Let me begin with his Top 10 list. I defy anyone to identify an item there that does not apply to some adult, somewhere who has attended a movie. Do you mean no adult has ever not followed a plot (perhaps all of them in Russian Ark), asked stupid questions (Jerry Seinfeld admitted that one), are loud (!), light up (well adults have big hair), don't understand furniture (have you ever fought over an arm rest), stare (that isn't movies, that's kids in public), make weird sounds (listen to anyone eat popcorn), kick (what happens when an adult wants to go to the bathroom in the middle of a movie?), have lousy parents (umm, adults don't have parents?), are violent (our prisons are apparently empty).

It turns out Jim that movie theatres have worried about this sort of thing. First, they schedule some movies late at night (if you want to see Shrek kid free try tonight's 9pm session) or on school days. Second, kids generally go to movies for kids.

Now I am willing to admit, some kids aren't well-behaved. But an outright, age discriminatory ban. Look, even with a grain of salt, the column wasn't even funny. If you want a funny take on kids at the movies; see here.

Monday, June 4, 2007

Starting kindergarten

There is an interesting New York Times article discussing research on kindergarten starting times and longer-term educational performance. The bottom line: starting too early can actually lead to lower academic performance later on. Why? We can only speculate. But as is often true here: averages can give you pause to think but ultimately, it will depend on the child what is appropriate.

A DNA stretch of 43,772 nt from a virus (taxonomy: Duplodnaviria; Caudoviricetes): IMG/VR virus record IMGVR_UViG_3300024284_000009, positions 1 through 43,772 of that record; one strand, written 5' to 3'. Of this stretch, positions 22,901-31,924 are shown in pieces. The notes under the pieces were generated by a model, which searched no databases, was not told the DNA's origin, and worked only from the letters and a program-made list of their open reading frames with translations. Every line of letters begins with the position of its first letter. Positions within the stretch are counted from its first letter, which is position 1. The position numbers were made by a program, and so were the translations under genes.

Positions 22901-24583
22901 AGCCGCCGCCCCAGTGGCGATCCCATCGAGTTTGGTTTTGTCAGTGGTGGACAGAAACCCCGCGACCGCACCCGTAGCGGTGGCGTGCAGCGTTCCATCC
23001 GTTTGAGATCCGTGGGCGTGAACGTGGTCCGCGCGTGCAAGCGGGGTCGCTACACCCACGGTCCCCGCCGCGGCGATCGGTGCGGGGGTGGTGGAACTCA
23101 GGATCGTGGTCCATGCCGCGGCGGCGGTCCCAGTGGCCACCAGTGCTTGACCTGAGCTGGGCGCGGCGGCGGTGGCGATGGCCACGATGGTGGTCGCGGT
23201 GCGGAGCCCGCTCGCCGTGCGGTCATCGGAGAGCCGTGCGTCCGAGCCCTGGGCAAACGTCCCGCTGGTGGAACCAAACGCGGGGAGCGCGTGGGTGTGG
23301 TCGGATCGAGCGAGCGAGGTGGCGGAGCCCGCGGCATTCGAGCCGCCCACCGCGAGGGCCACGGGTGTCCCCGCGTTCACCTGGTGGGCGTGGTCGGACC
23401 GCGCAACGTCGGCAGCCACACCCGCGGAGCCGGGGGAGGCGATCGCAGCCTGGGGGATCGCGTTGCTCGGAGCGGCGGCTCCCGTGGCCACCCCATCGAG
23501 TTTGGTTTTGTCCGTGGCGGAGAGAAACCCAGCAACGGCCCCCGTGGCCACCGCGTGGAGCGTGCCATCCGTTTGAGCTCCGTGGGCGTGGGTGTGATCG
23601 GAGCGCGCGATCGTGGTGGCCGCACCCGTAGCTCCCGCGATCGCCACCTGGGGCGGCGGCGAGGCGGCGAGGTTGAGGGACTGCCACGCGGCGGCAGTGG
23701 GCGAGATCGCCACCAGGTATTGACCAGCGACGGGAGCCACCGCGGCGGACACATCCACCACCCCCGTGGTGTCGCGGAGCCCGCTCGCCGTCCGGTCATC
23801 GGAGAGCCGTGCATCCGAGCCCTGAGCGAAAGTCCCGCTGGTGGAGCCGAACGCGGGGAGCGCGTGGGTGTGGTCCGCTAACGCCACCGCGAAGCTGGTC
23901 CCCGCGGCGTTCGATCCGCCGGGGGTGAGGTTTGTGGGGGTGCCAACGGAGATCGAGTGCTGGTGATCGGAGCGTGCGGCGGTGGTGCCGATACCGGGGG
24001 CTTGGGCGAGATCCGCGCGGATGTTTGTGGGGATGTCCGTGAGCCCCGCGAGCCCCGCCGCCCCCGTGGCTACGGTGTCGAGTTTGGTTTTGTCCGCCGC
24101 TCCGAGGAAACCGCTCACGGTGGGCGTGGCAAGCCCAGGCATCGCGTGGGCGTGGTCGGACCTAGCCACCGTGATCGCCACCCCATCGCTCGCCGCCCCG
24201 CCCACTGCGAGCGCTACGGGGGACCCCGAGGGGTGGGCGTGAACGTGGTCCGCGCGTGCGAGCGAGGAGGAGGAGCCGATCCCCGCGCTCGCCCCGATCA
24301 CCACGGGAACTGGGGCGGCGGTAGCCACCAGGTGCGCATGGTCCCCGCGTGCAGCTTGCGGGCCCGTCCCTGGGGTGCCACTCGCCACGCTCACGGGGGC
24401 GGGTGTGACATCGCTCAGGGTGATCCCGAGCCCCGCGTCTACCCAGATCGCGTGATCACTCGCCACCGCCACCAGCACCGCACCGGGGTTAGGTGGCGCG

What is interesting is that kindergarten is seen as a curriculum and way of learning and that parents are supposed to match their child's readiness to this. Mix into that the fact that children's social compatibility might differ from their academic readiness and you have a system that coordinates on the latter and might then mismatch the former. And what we don't know is if that former mismatch is creating the learning differentials rather than changing overall rates of learning. What I mean here is that pool kids of the same age together and they might learn to read on average by age 6.5 but separate them out and the older kids might learn to read by 6.5 while the younger ones might fall behind to 7.

Reading this article made me wonder that what we are trying to teach kids in kindergarten might be inappropriate. The big example of this is reading. Watching a child learn to read English is excruciating. It is a tough activity and what is more the case to them to be reading at 6 rather than 7 is not particularly strong. Sure kids who can read by age 4 (we have one) can do lots more things. But they are also reading by that age because those are the things they are interested in. Forcing others to fit that mold is not obvious. Factoring out natural ability I am not sure whether early reading will lead to better later improved academic performance; although I can imagine that numeracy might. One day when I get a moment I might read further into this.